The patient's postoperative course was uneventful. He was placed on a warfarin anticoagulation regimen (goal international normalized ratio, 2–3) and physical therapy. He also received comprehensive dual-device training so he could master setting each pump's unique controller and corresponding power supply. Because of his severe preoperative renal dysfunction, the patient also needed long-term postoperative dialysis. He was discharged from the hospital 7 weeks postoperatively and was monitored as an outpatient after more than 10 months of biventricular support. More than 2 years postoperatively, he had experienced no device-related complications.

Discussion

Continuous-flow LVADs are increasingly used in the management of end-stage heart disease. However, the application of CF technology in the treatment of biventricular failure remains relatively unknown. In 2004, surgeons from our institution were the first to describe the emergency use of 2 CF devices—dual Jarvik 2000® pumps (Jarvik Heart, Inc.; New York, New York)—for biventricular support.4  Since then, several institutions have successfully used biventricular CF devices to provide short- and long-term support to patients.2,5  The HeartWare HVAD has been used in most of these cases, presumably because of the advantages provided by its relatively small profile and intrapericardial pump position.

The simultaneous use of 2 nonidentical pumps has traditionally been discouraged because of the perceived complexity of accommodating disparate design elements, flow dynamics, and external components. Although some operational aspects of this arrangement are challenging, using different devices in our patient did not affect the performance of the biventricular CF system. Flow through a CF pump is regulated by the speed of the rotor and the pressure difference across the device. As a result, a continuous-flow LVAD operating at a constant speed produces variable flows that correspond to the volume of blood delivered to the inlet. This principle of automaticity also applies to the management of CF pumps in series; the right-sided pump, in the setting of low-pressure pulmonary circulation, produces substantial flow variability with changes in ventricular preload. In our experience, the management of a biventricular system is best accomplished by identifying a right-sided pump speed that enables venous offloading without causing pulmonary edema and by actively titrating the left-sided pump to compensate for physiologic variations.

Because of the intimate and complex flow relationship between mechanically dissimilar pumps in series, another major concern has been the potential effects of intrinsic differences in baseline flow characteristics and pump speeds. For example, the axial-flow HeartMate II can operate between 8,000 and 14,000 rpm, whereas the speed of the continuous-flow HeartWare HVAD ranges from 2,400 to 3,800 rpm. Despite the incongruity between the 2 pump displays in our patient, we observed no physiologically significant problems attributable to dissimilar flow dynamics. However, the asymmetric device arrangement did create some logistical problems. The need for 2 controllers and 4 batteries is a long-recognized shortcoming of biventricular device therapy, and having to accommodate redundant, dissimilar equipment not only limits the use of pumps from different manufacturers, but also necessitates the patient's undergoing rigorous training on both devices. Nevertheless, the long-term success of the heterogeneous pump arrangement described in this case study is noteworthy.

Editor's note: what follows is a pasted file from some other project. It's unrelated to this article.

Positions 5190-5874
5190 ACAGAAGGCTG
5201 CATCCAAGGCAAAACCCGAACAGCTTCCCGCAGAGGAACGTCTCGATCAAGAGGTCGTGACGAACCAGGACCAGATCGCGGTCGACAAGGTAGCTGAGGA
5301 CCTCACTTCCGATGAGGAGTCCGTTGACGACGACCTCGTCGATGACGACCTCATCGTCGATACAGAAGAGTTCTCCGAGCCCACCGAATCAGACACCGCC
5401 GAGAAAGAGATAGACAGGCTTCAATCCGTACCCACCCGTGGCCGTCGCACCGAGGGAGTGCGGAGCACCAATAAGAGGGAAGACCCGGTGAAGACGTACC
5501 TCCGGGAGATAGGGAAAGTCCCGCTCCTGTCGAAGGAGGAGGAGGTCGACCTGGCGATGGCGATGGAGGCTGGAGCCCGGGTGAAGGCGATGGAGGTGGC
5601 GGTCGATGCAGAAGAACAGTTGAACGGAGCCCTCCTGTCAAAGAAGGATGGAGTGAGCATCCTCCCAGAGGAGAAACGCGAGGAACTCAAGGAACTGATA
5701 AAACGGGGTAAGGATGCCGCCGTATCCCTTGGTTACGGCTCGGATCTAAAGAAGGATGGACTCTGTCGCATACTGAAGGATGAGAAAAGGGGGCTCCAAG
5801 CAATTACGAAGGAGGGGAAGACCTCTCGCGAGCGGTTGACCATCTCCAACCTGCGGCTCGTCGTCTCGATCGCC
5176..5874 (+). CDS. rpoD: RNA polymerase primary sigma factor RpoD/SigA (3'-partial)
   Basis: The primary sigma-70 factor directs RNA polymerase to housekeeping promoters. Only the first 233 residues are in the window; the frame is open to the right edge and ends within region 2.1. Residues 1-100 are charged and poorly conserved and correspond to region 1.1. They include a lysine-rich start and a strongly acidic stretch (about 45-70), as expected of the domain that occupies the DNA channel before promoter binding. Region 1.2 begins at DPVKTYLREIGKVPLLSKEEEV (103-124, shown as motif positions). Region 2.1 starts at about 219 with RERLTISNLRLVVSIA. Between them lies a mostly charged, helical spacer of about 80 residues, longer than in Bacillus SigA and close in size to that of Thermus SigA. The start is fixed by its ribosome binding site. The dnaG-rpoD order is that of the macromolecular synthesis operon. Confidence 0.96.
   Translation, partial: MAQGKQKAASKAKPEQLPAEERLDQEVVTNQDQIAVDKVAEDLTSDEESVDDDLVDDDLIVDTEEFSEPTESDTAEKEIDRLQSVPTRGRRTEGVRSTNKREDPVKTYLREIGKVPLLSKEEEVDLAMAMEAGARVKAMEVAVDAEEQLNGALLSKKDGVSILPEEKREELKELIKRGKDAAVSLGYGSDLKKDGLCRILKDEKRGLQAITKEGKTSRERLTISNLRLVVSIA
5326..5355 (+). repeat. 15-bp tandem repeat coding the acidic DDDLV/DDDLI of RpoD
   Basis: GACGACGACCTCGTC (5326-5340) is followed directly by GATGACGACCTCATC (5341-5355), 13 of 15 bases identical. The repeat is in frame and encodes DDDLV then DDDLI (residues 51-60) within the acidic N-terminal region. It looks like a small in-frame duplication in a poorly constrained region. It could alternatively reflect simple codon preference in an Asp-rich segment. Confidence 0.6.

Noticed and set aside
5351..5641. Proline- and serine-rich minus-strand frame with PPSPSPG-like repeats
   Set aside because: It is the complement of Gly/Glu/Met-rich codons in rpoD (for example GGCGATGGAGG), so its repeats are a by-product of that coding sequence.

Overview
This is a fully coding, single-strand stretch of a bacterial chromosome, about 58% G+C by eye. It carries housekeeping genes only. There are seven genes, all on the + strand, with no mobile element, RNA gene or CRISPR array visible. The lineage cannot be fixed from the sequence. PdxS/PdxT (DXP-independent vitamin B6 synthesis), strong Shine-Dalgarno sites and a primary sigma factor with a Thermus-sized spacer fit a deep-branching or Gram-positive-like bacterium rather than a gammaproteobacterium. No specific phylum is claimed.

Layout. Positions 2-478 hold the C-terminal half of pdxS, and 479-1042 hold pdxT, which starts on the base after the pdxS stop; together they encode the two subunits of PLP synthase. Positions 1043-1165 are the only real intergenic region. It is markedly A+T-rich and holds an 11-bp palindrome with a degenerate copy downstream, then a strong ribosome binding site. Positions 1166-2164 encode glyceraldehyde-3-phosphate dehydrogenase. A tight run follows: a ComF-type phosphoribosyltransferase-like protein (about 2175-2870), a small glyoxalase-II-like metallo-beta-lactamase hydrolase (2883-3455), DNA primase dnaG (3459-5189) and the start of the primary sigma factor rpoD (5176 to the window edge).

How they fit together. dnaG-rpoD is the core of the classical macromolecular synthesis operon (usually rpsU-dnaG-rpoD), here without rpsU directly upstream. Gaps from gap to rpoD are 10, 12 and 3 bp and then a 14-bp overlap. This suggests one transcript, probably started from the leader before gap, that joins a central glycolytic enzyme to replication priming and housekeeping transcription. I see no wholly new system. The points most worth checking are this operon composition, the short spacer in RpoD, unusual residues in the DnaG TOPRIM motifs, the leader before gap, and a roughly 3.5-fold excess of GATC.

Preoperatively, we did not anticipate our patient's experiencing long-term RV failure. Accordingly, the decision to implant a right-sided pump was born of necessity rather than design. Our preferred approach to long-term biventricular support is to use the SynCardia® total artificial heart (SynCardia Systems, LLC; Tucson, Ariz), as opposed to a combined LVAD and RVAD support system. However, when our patient's RV function deteriorated during LVAD implantation, using 2 different systems proved to be feasible.

It is worth noting that biventricular support with identical HeartMate II devices, although possible, is geometrically undesirable because of the difficulty of aligning the opposing pump housings.6  In contrast, intrapericardial placement of a HeartWare HVAD for RV support avoids interference with the outflow path of the left-sided pump. Thus, despite the logistical complexities in their management, nonidentical CF device pairings can provide successful long-term biventricular support.

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Author notes

From: Division of Cardiothoracic Transplantation and Mechanical Circulatory Support, Texas Heart Institute and CHI St. Luke's Health–Baylor St. Luke's Medical Center, Houston, Texas 77030